Corey Davis NFL Draft Profile
What Do We Know?
Corey Davis checked in at 6-3, 209-pounds with 33-inch arms (79th-percentile) and 9 1/8-inch hands at the Combine. He didn’t run any drills, but he didn’t need to. The stats tell the whole story. Davis absolutely dominated at Central Michigan. Define dominated? He’s the all-time leader in Division I FBS receiving yards with 5,278. He also finished second all-time with 52 touchdowns. Run the numbers on that and Corey scores a 51.6% College Dominator Rating (96th-percentile) per Player Profiler, putting him on hallowed grounds for that metric. Factor in his Breakout Age of 18.7 (a statistic dynasty enthusiasts seem to value), and he’s in a class with only Hakeem Nicks, Amari Cooper and Dez Bryant. Did that get your attention? Speaking of Amari Cooper…
Best Comparable Player: Amari Cooper
Watching the film on Davis, he immediately reminded me of Brandon Marshall. He was ultimately about 20-pounds too small for that comp though. After watching some tape of Amari Cooper and comparing their measurements and college production, I could make the case for Cooper as a stronger comp. He’s not as good a route runner as Cooper, but he’s not bad in that department by any means. He struggles a little bit against zone coverage, but was excellent against man and still managed to be very effective (as evidenced by his stats) against multiple defenders. He’s good at making plays in traffic, but probably body catches the ball more than he should. Although when you see some of the one-handed catches he comes down with, it takes away any concerns about his hands.
The thing that really likens him to Cooper is his speed. I would have loved to confirm it with a 40-time, but it’s pretty evident on film that Davis has elite speed. Probably not quite on par with Cooper, who blazed with a 4.42 40 at the Combine, but still great for his size. He was a YAC monster at CMU, taking quite a few screens and posts to the house and showing a knack for creating something out of nothing throughout his college career. Cooper is most impressive in that same regard, possessing excellent vision in the open field, with elite agility and burst.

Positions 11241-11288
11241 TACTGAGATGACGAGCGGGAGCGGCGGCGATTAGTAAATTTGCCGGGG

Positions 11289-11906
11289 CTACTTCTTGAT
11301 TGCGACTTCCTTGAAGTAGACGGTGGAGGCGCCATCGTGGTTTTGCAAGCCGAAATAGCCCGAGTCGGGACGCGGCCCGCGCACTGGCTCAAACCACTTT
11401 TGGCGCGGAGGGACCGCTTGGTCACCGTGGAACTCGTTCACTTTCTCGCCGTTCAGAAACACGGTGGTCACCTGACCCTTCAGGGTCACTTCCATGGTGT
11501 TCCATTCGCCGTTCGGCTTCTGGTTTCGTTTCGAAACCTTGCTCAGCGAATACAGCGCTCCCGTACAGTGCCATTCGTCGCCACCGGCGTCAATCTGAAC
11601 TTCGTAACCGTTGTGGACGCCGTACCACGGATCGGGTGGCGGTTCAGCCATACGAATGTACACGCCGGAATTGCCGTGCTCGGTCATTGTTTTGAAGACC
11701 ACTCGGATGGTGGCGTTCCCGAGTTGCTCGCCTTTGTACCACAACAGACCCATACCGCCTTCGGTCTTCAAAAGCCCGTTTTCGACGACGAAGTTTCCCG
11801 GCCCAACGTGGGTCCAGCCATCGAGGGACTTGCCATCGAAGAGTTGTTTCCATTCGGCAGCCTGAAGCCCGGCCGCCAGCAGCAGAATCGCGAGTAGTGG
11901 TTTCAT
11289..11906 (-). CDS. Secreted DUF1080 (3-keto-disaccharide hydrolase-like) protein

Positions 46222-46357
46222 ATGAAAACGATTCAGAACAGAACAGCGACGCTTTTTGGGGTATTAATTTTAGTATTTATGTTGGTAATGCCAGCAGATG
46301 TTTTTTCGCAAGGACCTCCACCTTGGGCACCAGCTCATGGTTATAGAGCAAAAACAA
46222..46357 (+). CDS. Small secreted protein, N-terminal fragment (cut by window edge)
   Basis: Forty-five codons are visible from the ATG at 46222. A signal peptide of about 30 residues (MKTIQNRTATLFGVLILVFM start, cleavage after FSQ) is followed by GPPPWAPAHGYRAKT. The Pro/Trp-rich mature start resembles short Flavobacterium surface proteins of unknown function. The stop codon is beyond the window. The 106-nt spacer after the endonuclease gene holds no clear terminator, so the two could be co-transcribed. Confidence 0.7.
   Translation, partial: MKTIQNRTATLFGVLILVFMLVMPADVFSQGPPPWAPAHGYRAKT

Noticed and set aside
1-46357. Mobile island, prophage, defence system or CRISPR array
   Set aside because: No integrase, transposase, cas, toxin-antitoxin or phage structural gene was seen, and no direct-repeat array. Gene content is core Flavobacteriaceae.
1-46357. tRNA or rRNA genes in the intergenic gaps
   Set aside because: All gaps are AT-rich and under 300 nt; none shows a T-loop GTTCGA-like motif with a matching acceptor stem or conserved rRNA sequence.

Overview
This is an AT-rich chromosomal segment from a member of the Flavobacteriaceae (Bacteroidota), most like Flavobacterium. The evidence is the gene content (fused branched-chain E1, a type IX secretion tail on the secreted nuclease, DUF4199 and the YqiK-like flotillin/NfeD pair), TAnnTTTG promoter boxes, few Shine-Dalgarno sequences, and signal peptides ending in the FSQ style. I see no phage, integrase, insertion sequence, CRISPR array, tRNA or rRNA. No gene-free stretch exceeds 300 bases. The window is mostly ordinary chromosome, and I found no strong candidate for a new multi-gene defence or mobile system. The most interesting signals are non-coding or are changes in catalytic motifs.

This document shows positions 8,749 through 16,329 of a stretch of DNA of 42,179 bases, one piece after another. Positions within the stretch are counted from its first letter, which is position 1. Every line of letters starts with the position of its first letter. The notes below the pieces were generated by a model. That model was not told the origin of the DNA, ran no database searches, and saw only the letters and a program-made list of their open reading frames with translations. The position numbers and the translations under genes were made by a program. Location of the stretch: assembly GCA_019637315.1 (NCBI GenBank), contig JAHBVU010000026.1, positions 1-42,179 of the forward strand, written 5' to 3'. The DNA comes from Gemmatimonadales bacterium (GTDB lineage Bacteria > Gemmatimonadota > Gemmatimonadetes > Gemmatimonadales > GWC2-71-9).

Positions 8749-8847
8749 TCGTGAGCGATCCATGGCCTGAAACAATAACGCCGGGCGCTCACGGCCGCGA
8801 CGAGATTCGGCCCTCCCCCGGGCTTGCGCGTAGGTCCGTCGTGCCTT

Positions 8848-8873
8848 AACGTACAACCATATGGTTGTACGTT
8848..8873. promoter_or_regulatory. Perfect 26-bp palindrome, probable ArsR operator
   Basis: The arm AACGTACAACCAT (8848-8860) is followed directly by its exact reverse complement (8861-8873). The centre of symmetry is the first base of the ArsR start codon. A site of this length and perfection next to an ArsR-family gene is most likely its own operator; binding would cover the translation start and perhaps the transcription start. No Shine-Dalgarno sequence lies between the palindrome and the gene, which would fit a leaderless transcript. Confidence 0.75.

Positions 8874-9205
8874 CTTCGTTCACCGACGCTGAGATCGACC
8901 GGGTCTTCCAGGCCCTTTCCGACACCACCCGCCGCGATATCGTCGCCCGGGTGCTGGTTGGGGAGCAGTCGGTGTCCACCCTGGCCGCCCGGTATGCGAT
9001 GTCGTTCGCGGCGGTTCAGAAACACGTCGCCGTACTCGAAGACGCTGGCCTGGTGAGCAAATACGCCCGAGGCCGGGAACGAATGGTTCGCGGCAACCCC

Where Does He Fit?
Outside of the Titans, the Bills, Saints, Ravens and Lions could all spend a first round pick on a wide receiver. Landing on the Saints would be favorable to his fantasy upside in the near future, but leaves the long-term outlook uncertain as Brees approaches his 40s. Still, I don’t think anyone would complain about that outcome. The Lions would be the best of both worlds. Pairing Corey with a proven veteran QB that still has a lot of mileage left on his tires, in Stafford. On the other hand, Davis going to the Bills or Ravens would be disappointing. It’s not Corey Coleman to the Browns bad, but it’s definitely not good.
Corey Davis is by no means a surefire All-Pro at the next level. His measurables won’t blow you away. He doesn’t have A.J. Green’s height or Julio Jones body mass. He doesn’t have Dez Bryant’s arm length or Odell Beckham’s hand size. We think he’s fast, but there’s no 40-time to back our suspicions. All in all, he’s a gamble. But you can only play the cards you are dealt. By the eye test, Davis pops. And his college statistics are in a class of their own. We’re talking about the all-time leader in receiving yards in FBS history. The all-time leader! It would be easy to play it safe and settle for someone else on draft day, but you run the risk of passing on the next great wide receiver of this generation. It’s not a lock by any means, but is it ever? Leonard Fournette and Dalvin Cook have upside, but running backs are a dime a dozen with limited shelf lives. Corey Davis has a high floor with perhaps the highest ceiling of any player. If I have pick 1.01 in a rookie draft, you better believe I’m taking Corey Davis.